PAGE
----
St. Agnes of Montepulciano was born in Tuscany in the 13th century. When she was six, Agnes began asking her parents if she could join a convent. Three years later, she was finally admitted to the Dominican convent at Montepulciano, even though it was generally against Church law to allow a child of her age.
Agnes’ reputation for holiness attracted other sisters, and she became an abbess at 15, which was exceedingly rare. She insisted on great austerities in the abbey, herself living on bread and water for 15 years, and sleeping on the ground with a stone as her pillow.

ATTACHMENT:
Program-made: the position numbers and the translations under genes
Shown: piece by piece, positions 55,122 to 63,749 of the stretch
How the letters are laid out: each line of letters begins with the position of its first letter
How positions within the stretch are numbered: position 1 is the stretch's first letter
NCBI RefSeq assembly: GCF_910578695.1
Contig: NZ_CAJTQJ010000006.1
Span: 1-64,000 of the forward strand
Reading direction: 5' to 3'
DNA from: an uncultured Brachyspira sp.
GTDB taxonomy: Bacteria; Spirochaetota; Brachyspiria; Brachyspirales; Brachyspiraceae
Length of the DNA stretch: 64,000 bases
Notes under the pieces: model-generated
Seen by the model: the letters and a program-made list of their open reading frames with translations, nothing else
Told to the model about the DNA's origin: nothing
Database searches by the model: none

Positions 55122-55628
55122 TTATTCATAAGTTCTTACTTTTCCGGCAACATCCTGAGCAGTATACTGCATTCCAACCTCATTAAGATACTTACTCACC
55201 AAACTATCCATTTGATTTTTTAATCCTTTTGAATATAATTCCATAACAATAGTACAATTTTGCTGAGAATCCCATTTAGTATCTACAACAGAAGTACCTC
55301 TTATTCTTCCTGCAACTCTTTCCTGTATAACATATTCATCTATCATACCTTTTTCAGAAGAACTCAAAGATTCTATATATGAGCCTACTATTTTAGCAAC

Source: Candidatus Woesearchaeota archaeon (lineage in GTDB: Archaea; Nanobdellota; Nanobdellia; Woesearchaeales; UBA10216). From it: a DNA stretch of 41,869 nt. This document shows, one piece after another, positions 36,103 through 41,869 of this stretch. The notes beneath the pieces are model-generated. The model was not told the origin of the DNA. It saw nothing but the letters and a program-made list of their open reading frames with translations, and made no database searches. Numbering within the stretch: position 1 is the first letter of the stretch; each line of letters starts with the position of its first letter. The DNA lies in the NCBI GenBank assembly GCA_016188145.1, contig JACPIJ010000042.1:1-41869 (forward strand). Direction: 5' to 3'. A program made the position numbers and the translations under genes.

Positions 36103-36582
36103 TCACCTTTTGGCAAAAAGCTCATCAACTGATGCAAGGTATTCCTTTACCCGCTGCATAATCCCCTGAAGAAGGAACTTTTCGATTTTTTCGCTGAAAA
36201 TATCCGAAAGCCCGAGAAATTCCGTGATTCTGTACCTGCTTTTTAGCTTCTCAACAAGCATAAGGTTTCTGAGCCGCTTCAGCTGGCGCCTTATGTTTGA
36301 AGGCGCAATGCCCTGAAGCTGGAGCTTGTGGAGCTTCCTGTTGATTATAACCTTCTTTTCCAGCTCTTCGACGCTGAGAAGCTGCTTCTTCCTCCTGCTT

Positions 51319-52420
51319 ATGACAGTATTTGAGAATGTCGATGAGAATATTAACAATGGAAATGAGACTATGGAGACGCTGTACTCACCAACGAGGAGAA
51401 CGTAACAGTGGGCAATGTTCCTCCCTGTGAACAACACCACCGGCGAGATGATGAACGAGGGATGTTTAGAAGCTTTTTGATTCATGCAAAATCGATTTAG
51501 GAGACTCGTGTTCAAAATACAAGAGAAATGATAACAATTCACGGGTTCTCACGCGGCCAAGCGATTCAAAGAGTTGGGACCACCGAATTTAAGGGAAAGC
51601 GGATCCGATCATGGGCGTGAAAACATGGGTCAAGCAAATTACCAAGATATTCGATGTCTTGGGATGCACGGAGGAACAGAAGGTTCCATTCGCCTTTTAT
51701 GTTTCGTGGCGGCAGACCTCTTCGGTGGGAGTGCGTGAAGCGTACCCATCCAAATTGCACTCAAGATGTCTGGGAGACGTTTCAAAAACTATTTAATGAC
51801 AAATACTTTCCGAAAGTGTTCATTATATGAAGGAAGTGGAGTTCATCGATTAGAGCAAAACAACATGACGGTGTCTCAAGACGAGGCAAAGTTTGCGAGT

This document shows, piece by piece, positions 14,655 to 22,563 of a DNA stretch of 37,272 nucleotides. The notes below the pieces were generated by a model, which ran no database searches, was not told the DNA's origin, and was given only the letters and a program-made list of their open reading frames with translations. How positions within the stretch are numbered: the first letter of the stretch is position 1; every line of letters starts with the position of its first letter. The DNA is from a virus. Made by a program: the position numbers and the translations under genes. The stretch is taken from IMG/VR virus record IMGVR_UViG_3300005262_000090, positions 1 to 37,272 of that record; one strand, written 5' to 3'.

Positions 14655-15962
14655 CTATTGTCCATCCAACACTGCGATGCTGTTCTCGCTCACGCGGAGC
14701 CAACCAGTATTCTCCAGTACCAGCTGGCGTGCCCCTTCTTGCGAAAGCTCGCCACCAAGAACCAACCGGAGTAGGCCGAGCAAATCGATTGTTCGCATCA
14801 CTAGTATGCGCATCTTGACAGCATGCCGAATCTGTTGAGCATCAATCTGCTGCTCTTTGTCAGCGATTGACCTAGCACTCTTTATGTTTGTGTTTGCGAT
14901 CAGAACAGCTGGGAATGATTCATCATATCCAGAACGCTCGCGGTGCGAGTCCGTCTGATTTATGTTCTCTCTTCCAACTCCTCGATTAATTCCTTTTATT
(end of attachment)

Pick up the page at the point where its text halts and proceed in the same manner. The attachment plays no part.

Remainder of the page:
Agnes is said to have received visions from the Virgin Mary, in which angels gave her communion. She also had a vision of herself holding the infant Jesus. When she awoke from her trance, she was holding the small gold crucifix the infant had been wearing.
In 1317, Agnes died. Miracles were reported at her tomb, and when her body was moved to a church years later, it was found to be incorrupt.
St. Agnes was canonized in 1726.